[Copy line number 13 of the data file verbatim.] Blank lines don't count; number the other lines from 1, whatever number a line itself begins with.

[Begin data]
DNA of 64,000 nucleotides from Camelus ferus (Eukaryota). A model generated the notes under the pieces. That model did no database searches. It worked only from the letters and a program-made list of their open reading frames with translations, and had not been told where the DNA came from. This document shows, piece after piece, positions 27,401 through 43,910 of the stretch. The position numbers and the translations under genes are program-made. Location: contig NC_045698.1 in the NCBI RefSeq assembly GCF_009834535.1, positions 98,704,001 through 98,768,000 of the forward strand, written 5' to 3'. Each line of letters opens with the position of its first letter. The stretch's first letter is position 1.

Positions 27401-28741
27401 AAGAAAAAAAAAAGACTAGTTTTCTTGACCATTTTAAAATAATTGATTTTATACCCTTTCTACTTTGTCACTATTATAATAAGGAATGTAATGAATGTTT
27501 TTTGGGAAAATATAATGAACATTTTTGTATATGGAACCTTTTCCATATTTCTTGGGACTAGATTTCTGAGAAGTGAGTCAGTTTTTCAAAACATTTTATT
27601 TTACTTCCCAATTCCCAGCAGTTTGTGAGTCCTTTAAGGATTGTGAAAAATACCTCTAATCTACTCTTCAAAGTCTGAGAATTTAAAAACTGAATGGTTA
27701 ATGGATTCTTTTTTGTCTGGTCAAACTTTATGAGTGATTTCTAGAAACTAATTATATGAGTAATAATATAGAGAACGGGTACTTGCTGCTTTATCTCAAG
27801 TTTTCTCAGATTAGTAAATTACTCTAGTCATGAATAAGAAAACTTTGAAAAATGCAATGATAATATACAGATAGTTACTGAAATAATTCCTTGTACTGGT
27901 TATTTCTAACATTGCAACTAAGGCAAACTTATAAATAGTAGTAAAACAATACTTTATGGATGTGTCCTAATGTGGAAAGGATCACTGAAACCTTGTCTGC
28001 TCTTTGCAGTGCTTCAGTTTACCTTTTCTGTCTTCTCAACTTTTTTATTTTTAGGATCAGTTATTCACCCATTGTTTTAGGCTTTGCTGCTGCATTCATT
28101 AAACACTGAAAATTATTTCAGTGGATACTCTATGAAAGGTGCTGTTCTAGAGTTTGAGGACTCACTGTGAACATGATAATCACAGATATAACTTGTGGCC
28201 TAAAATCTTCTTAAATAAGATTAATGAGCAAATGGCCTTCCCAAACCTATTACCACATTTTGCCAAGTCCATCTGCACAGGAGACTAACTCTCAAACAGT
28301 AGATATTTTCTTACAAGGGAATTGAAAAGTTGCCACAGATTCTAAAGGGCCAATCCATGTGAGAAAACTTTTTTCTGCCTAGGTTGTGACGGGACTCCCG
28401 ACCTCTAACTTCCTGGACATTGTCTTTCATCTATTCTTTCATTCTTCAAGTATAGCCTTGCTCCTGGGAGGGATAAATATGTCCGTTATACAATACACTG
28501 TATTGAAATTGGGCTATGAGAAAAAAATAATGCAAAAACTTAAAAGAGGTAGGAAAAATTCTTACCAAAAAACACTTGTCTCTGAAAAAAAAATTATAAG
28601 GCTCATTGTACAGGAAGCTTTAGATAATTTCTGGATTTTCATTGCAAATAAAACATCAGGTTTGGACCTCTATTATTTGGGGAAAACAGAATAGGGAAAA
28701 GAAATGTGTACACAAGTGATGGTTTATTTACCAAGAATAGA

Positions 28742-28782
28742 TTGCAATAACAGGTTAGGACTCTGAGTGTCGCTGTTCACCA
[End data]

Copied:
28401 ACCTCTAACTTCCTGGACATTGTCTTTCATCTATTCTTTCATTCTTCAAGTATAGCCTTGCTCCTGGGAGGGATAAATATGTCCGTTATACAATACACTG